A Historical Perspective of Occupational Therapy
Catie Madison

A historical perspective of Occupational Therapy

A Historical Perspective of Occupational Therapy
Catie Madison

A historical perspective of Occupational Therapy

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We are celebrating the OT (Occupational Therapy) profession.  Many have advocated the fantastic work of occupational therapists in our healthcare system.

Despite how widespread OT is and the diverse settings we work in, I still get asked regularly, “what is OT?” Many assume our role as occupational therapists includes:

1.) Helping people find a job (occupation)

2.) A different name for physical therapy, or

3.) a talk therapist who solves your mental health problems. In some ways, OT relates to all these!

OTs help people engage in their daily occupations (including their career or job, and so much more!). We work closely with physical therapy and sometimes share treatment spaces and styles. OTs also have a strong history of supporting mental health and well-being. To better understand what OT is, let’s look at a historical timeline of the profession.


The 1700s: Benefit of OT Activities Acknowledged

Individuals with mental illness are considered dangerous and are often imprisoned with no support. Seeing the inhuman living conditions of these individuals, human rights advocates during this time began to offer more support for mental health. They began creating space for people to engage in hands-on activities such as crafts and simple daily living skills. Many acknowledged the benefit of having meaningful roles and routines. 


The late 1800s: Occupational Therapy is Born

William Rush Dunton, a psychiatrist, often referred to as “the father of occupational therapy,” advocates for the importance of engagement in daily routines and occupations in treating his patients with mental illness. He explains that “… occupation is as necessary as food and drink and all patients should have occupations which they enjoy. That sick minds, sick bodies, [and] sick souls may be healed through occupation.”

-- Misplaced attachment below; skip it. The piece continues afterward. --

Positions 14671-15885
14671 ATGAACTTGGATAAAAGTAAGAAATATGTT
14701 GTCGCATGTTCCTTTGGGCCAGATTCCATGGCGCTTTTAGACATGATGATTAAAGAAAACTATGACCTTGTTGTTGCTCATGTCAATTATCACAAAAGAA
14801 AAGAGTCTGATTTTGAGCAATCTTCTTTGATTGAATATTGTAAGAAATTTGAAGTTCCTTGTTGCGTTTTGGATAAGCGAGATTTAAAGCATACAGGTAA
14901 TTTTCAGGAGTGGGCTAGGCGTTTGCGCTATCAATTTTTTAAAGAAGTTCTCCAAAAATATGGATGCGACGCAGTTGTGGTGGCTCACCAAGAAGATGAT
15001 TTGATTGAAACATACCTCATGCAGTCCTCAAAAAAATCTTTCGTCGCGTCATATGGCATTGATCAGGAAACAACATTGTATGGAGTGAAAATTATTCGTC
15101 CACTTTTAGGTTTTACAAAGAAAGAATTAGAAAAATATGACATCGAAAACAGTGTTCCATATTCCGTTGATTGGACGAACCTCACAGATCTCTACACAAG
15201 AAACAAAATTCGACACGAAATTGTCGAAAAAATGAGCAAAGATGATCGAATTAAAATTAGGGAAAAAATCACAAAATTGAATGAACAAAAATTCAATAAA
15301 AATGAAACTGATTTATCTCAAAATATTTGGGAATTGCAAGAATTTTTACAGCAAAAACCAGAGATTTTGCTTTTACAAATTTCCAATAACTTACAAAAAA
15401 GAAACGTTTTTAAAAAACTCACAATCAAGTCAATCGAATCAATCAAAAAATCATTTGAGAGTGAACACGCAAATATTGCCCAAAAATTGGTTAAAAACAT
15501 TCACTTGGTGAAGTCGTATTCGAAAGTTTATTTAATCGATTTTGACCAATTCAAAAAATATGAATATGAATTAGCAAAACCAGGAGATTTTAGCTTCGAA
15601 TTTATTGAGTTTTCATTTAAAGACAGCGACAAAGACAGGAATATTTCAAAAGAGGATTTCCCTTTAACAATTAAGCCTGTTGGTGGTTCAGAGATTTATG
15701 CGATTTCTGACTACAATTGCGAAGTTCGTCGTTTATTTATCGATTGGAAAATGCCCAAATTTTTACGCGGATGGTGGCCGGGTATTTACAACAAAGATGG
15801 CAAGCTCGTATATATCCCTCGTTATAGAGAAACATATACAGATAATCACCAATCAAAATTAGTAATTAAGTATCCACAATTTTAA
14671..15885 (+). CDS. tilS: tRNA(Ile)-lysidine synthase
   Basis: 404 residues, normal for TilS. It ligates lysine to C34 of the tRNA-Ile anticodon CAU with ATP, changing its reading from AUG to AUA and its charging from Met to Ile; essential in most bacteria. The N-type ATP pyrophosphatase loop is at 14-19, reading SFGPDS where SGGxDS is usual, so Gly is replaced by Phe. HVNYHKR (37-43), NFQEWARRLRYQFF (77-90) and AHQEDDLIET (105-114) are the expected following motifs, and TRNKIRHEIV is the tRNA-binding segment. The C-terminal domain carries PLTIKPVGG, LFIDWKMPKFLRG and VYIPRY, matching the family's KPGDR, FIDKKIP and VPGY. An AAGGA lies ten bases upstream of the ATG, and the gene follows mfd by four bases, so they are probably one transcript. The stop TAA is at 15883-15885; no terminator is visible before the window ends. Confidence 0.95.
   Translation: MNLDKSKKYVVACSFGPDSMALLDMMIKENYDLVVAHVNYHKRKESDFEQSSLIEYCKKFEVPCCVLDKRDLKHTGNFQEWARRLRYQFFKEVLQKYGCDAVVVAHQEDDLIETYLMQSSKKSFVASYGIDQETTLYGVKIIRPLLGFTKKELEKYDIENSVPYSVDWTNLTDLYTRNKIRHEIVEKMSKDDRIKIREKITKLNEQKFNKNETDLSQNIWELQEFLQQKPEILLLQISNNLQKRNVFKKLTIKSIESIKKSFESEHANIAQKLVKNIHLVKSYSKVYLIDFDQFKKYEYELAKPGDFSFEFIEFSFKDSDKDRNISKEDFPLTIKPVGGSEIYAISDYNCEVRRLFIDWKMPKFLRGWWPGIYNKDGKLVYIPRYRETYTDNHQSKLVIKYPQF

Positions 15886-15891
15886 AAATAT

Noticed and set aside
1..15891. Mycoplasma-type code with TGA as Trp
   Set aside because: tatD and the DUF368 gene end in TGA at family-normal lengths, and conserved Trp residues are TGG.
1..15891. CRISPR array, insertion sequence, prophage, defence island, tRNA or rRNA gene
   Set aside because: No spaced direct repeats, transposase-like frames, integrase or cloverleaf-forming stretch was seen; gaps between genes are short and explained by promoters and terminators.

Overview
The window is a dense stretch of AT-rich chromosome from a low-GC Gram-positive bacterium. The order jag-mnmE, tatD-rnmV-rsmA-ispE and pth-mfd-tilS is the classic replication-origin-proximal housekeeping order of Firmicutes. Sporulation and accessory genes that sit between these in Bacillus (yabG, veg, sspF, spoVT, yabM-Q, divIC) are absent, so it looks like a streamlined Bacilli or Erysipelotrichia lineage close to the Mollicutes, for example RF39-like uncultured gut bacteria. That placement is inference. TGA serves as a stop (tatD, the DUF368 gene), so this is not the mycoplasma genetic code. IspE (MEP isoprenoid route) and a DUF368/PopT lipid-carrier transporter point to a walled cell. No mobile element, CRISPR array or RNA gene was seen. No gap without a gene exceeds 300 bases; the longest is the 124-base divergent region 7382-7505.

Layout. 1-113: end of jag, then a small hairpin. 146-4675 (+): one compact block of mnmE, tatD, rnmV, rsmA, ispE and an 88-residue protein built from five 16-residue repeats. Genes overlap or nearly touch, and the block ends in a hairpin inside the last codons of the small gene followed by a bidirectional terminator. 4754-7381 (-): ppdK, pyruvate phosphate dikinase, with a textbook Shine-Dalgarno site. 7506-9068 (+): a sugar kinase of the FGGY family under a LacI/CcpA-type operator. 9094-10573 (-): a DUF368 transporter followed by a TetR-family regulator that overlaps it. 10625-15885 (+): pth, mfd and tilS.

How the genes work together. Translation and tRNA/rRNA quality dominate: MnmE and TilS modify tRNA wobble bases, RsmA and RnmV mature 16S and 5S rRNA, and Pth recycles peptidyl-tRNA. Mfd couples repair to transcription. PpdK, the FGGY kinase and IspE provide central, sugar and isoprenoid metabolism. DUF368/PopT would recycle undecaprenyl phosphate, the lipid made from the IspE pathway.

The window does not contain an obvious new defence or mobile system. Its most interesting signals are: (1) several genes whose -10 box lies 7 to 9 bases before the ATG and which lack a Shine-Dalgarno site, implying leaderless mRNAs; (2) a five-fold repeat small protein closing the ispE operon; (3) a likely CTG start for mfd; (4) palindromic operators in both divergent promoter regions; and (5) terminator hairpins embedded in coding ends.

1915: The Occupational Therapy Training Program

Eleanor Clark Slagle organizes the first educational program for occupational therapists. 


1918: End of War Propels Occupational Therapy Forward

WWI veterans were provided occupational therapy services from nurses trained as “reconstruction aides”  as they healed physically and mentally. This work empowered veterans to overcome barriers they faced in their daily routines and learn new skills. As a result, veterans found new meaningful roles and occupations in a society that changed so much during the war. 


Future: Occupational Therapy Continues to Empower

The future of OT is bright! Over the past 100 years, we have seen remarkable advances in occupational science research and therapy treatment. We continue to be a profession that is passionate about empowering those at the margins of our society.  OTs find new ways to think about healing and life. We have always been and will continue to be justice-driven.  OT is a holistic practice that centers around the patient’s or client’s desires and personal identity. If you are interested in exploring what OT can offer you or your family, connect with one of our amazing OT Vitalguides! 


Connect with an Occupational Therapist

We hope you have learned a thing or two about Occupational Therapy during this month of April! Connect with any of our wonderful OT VitalGuides on Vitalxchange to get support for your child to optimize their independence with their daily occupations!


About the Author

Catie is an occupational therapist who specializes in autism, mental health, feeding therapy, and nature-based therapy. She is also trained in identifying and treating screen overuse and addictive tendencies toward technology in children. She is passionate about integrating your family’s expertise and experiences into my therapy. She is a coach that helps find simple and meaningful solutions to the things that get in the way of living your best life. She has worked for 3 years for one of the leading autism and mental health clinics in MN. She brings a low-tech, mindful, and hands on approach to her therapy. She uses the latest research and evidence to guide her treatment.

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